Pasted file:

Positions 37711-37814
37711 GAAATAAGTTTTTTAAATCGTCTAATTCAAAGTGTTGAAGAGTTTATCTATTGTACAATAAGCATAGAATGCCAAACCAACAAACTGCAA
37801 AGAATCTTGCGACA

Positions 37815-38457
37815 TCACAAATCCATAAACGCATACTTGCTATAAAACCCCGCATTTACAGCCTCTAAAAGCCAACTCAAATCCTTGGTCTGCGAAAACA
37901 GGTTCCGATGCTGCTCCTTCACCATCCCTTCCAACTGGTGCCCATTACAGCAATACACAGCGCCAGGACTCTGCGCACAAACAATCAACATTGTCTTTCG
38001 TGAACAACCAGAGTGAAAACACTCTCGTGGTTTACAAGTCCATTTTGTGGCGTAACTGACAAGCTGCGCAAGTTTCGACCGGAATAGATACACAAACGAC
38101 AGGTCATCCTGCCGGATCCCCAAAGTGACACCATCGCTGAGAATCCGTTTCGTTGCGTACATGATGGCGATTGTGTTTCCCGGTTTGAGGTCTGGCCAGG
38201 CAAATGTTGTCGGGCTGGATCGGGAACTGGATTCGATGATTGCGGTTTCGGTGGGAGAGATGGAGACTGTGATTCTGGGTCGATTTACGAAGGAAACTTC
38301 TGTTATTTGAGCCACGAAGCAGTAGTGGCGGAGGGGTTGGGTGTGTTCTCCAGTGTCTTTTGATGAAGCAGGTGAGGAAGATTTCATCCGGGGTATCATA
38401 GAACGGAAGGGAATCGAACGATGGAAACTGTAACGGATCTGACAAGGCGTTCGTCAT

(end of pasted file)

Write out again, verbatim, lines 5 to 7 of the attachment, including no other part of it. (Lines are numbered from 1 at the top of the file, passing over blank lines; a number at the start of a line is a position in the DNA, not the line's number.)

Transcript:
37815 TCACAAATCCATAAACGCATACTTGCTATAAAACCCCGCATTTACAGCCTCTAAAAGCCAACTCAAATCCTTGGTCTGCGAAAACA
37901 GGTTCCGATGCTGCTCCTTCACCATCCCTTCCAACTGGTGCCCATTACAGCAATACACAGCGCCAGGACTCTGCGCACAAACAATCAACATTGTCTTTCG
38001 TGAACAACCAGAGTGAAAACACTCTCGTGGTTTACAAGTCCATTTTGTGGCGTAACTGACAAGCTGCGCAAGTTTCGACCGGAATAGATACACAAACGAC